The National League for Nursing (NLN) has championed quality nursing education for many years. Through the development of professional accreditation standards, the NLN has provided leadership in establishing quality assurance and improvement processes in nursing education since 1893. The organization offers nursing programs a public mark of educational excellence when applied through the accreditation process.
NLN-Accredited Programs Overview
A membership organization for nursing faculty and educators, the NLN represents nursing educators and nursing faculty. The National League for Nursing Commission for Nursing Education (NLN CNEA) is part of the NLN and assesses and accredits nursing programs across the United States.
What Are NLN-Accredited Schools?
Accreditation is the process of ensuring that educational programs conform to professional standards. The NLN CNEA accredits associate, bachelor, master, clinical doctorate, and postgraduate certificate programs. Each state recognizes nursing programs accredited by NLN CNEA.
Benefits of Earning a Nursing Degree From an NLN-Accredited School
With the high demand for well-qualified nurses, education is highly sought-after. Obtaining accreditation means an accrediting body has rigorously reviewed the quality of a nursing program. Student education is designed to ensure you receive the most effective training and learn the skills needed to deliver quality patient care.
Scope of Curriculum Review
Faculty and staff of the school and the accrediting body undergo an intense accreditation process. To achieve accreditation, the institution must complete several steps, including a self-study, peer reviews from other institutions with similar standards, and regular site visits from the accrediting organization. As a result, you can trust a curriculum that’s been thoroughly checked and balanced.
Eligibility for Financial Aid
Scholarships and loans provided by federal and state agencies to students should be used wisely. The reason for this is that college and university funding usually requires accreditation. You are more likely to receive federal and state government financial aid if you attend an accredited nursing school.
Ability to Transfer Credits
Other schools rely on accreditation to determine the quality of coursework from other institutions. Continuing your education beyond your BSN and master’s degree as a Direct Entry Nursing student presents an issue if you wish to pursue a master’s degree in another clinical specialization or a Doctor of Nursing Practice (DNP).
Value to Employers
RNs with a BSN from an accredited nursing school are in high demand by employers in the healthcare industry. Nursing schools with accredited nursing programs are more aware of how nursing education impacts patient safety and nursing professionals’ advanced critical-thinking skills.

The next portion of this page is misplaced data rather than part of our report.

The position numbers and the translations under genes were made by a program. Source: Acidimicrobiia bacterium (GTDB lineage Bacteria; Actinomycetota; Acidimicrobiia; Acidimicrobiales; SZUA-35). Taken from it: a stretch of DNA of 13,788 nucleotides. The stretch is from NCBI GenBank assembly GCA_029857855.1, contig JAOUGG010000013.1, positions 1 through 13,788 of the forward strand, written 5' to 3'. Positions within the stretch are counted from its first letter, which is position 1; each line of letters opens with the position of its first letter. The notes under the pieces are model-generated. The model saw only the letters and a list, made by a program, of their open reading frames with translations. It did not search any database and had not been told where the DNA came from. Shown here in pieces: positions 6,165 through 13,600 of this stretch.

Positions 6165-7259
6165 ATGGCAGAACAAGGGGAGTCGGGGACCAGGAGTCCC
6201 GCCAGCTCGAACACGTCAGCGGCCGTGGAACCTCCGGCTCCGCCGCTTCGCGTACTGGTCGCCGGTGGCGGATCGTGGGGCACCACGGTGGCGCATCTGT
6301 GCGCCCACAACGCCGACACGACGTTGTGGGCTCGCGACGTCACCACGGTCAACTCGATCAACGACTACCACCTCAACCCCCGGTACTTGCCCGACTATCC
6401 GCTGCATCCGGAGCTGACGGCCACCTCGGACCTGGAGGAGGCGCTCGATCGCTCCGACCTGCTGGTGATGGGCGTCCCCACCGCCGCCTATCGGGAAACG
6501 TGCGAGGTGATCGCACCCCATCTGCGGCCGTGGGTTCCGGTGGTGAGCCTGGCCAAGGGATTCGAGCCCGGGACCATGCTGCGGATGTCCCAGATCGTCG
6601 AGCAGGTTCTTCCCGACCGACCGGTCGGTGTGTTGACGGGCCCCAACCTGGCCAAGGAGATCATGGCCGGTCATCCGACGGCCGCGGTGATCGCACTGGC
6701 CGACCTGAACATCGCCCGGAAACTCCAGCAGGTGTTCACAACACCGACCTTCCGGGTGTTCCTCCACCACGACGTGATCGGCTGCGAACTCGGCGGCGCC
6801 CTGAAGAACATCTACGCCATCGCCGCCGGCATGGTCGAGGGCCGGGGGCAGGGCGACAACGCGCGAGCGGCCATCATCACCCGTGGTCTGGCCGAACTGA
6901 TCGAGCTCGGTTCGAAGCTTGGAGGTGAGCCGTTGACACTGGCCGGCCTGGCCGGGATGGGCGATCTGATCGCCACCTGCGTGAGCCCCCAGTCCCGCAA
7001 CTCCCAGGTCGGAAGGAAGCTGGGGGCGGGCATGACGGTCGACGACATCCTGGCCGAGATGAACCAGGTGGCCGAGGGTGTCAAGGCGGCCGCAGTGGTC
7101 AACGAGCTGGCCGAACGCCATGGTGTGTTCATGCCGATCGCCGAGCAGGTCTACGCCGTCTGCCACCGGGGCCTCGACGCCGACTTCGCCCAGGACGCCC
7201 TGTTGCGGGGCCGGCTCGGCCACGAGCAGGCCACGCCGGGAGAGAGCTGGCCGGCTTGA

What Can You Do With a Degree From an NLN-Accredited School?
An accredited degree makes students more competitive in the job market since employers know their education adheres to national standards. Accreditation of programs is a requirement for many employers. Without an accredited undergraduate degree, you may not be eligible for a graduate program if you decide to continue your education.
According to the Bureau of Labor Statistics (BLS), you could become an anesthetist, nurse midwife, and even nurse practitioner. However, you may need a master’s degree in anesthesiology and other advanced nursing roles. You’ll also need to pass a national certification exam.
NLN-Accredited Nursing Program Salary and Job Outlook
No data shows average salaries for graduates from NLN-accredited schools. However, the median pay for a registered nurse in the United States is $81,220 per year or $39.05 per hour, according to the BLS. Salaries for these nurses vary according to skills, education, position, department, location, and departmental management.
Also according to the BLS, registered nurse job openings are expected to grow by 177,400 between 2022 and 2032. The positions are often open because workers transfer to other occupations or leave the labor force altogether.
How Much Does an NLN-Accredited Program Cost?
NLN-accredited degree tuition varies in cost depending on the program and location. Students also have the cost of books, living expenses, and transportation. Prestigious or elite programs can easily double the costs of attending an NLN-accredited Program.
Nursing Scholarship Information
Hundreds of nursing scholarships are available for your NLN-accredited program. Your eligibility will depend on where you’re located, your educational background, and your financial need. Here are a few scholarships you should explore.
Scrubin Uniforms – AACN Scholarship
Scrubin Uniforms/AACN Scholarships are available to nursing students in baccalaureate, master’s, and doctoral programs. You’ll need to enroll at AACN member schools and agree to a formal affiliation with Scrubin Uniforms. The scholarship provides $2,500 three times each year.
NurseThink – AACN Scholarship
The NurseThink® AACN Scholarship may support you if you’re enrolled in master’s and doctoral nursing programs. You must be enrolled at an AACN member institution with a desire to become nursing faculty. From now until 2026, the fund will award $5,000 in scholarships to students twice a year.
Geraldine “Polly” Bednash Scholarship